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I Function as a Solution to Specific Conditions

  1. Nov 7, 2016 #1
    I'm trying to solve some statistical mechanics. This problem appeared.

    ##\frac{f\left(0\right)}{f\left(a\right)}f\left(x+a\right)=f\left(x\right)##

    Any idea as to which function will satisfy this equation?
     
  2. jcsd
  3. Nov 7, 2016 #2

    DrClaude

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    ##f(x) = Ce^{\pm x}##
     
  4. Nov 7, 2016 #3
    Nice. How did you work that out? Is an exponential function the only solution to this problem?
     
  5. Nov 7, 2016 #4

    DrClaude

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    From the observation that ##f(x) \propto f(x+a) / f(a)## requires that an addition in the argument becomes an (inverse) multiplication of the function, and I recognized the exponential. (I actually thought about log first, but then realized I had it backwards :smile:)

    No idea. Apart from the answer I gave and ##f(x) = \mathrm{const.}##, I don't see any.
     
  6. Nov 7, 2016 #5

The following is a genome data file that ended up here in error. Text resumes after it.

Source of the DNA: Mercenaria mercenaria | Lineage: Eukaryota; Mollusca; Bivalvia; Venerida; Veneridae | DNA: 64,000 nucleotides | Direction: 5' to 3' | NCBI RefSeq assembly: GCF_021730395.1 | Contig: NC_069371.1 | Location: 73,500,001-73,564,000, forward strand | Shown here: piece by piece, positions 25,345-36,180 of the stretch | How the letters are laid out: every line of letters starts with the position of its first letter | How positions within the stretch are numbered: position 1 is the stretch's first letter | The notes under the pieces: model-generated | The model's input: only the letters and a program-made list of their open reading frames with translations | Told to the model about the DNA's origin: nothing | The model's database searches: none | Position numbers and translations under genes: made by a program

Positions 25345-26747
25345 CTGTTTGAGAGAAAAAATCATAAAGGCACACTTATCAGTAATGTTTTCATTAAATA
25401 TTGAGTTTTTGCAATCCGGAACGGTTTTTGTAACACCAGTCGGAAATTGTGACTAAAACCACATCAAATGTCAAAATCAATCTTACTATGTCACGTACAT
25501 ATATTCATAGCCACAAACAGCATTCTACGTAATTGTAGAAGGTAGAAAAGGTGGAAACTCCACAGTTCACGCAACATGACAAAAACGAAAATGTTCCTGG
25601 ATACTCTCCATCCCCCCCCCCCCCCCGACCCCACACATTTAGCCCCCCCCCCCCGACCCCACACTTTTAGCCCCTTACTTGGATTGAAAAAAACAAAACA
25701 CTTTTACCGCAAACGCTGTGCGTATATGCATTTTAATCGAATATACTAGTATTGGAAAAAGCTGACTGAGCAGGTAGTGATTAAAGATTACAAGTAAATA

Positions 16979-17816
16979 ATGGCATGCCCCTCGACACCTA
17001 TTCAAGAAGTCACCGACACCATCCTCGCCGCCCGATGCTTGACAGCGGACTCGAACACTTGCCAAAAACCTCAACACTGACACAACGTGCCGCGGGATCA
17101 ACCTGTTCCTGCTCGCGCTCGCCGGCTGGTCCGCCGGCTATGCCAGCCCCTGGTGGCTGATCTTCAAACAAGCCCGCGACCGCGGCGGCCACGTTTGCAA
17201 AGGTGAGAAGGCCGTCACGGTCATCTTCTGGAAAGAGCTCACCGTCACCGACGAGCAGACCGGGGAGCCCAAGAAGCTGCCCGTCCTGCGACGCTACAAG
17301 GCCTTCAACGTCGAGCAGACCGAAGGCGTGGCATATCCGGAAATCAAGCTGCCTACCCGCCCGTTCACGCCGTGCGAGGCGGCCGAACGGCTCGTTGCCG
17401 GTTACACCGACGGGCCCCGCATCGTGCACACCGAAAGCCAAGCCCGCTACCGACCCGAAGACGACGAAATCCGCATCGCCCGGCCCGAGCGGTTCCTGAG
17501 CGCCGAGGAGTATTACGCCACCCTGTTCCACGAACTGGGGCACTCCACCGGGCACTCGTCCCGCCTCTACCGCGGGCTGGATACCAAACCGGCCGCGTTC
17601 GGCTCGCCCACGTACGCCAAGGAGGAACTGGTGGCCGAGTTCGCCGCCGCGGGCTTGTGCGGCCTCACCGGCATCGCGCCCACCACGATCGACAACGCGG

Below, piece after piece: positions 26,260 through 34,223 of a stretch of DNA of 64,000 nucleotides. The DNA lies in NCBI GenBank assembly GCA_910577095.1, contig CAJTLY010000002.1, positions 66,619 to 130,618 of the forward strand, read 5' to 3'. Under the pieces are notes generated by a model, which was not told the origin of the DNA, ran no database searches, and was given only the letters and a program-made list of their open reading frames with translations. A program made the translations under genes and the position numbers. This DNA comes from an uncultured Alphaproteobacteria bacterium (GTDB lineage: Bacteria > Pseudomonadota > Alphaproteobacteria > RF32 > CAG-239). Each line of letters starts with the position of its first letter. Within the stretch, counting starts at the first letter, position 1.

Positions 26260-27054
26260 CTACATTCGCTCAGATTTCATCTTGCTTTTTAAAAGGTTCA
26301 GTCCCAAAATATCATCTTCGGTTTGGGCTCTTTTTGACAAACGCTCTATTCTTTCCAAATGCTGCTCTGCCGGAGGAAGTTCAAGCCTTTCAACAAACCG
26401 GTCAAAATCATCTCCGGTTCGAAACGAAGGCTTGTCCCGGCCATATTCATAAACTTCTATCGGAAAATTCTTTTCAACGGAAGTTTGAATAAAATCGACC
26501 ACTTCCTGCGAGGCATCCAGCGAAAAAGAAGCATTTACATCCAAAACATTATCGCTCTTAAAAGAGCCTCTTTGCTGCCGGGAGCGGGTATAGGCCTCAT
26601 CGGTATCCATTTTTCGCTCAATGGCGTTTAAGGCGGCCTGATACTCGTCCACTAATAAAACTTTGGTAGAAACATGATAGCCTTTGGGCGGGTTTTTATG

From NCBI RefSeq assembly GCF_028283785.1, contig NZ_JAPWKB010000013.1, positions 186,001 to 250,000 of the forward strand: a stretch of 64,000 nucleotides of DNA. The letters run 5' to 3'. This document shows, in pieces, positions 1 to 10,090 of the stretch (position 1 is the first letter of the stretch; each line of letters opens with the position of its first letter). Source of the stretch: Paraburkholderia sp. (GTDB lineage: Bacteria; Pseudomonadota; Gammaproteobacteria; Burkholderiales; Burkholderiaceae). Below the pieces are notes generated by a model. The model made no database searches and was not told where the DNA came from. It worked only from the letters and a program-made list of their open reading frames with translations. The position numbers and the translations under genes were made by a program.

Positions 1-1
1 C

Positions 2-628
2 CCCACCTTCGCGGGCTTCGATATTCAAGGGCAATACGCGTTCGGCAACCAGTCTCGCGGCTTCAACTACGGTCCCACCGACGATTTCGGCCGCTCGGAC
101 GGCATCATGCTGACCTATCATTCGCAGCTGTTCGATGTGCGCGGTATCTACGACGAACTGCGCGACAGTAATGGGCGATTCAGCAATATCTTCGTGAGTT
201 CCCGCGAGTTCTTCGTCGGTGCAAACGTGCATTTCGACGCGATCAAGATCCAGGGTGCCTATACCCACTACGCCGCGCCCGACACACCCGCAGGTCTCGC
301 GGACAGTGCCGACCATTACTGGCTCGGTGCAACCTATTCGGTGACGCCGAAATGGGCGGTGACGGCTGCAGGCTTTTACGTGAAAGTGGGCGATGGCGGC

That's pretty neat. What branch of mathematics is that under?
     
  7. Nov 7, 2016 #6

    DrClaude

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    I'm not a mathematician. It just comes from years of working with, and getting a feeling for, those kind of mathematical functions.
     
  8. Nov 7, 2016 #7
    No, I was just wondering what topic or branch this question falls under.
     
  9. Nov 7, 2016 #8

    jedishrfu

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  10. Nov 7, 2016 #9

    mfb

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    The general solution is ##f(x) = Ce^{d x}##, C and d arbitrary constants. C and d can be complex if you work with complex numbers.
    It is a typical homework problem to show this.
     
  11. Nov 7, 2016 #10

    Stephen Tashi

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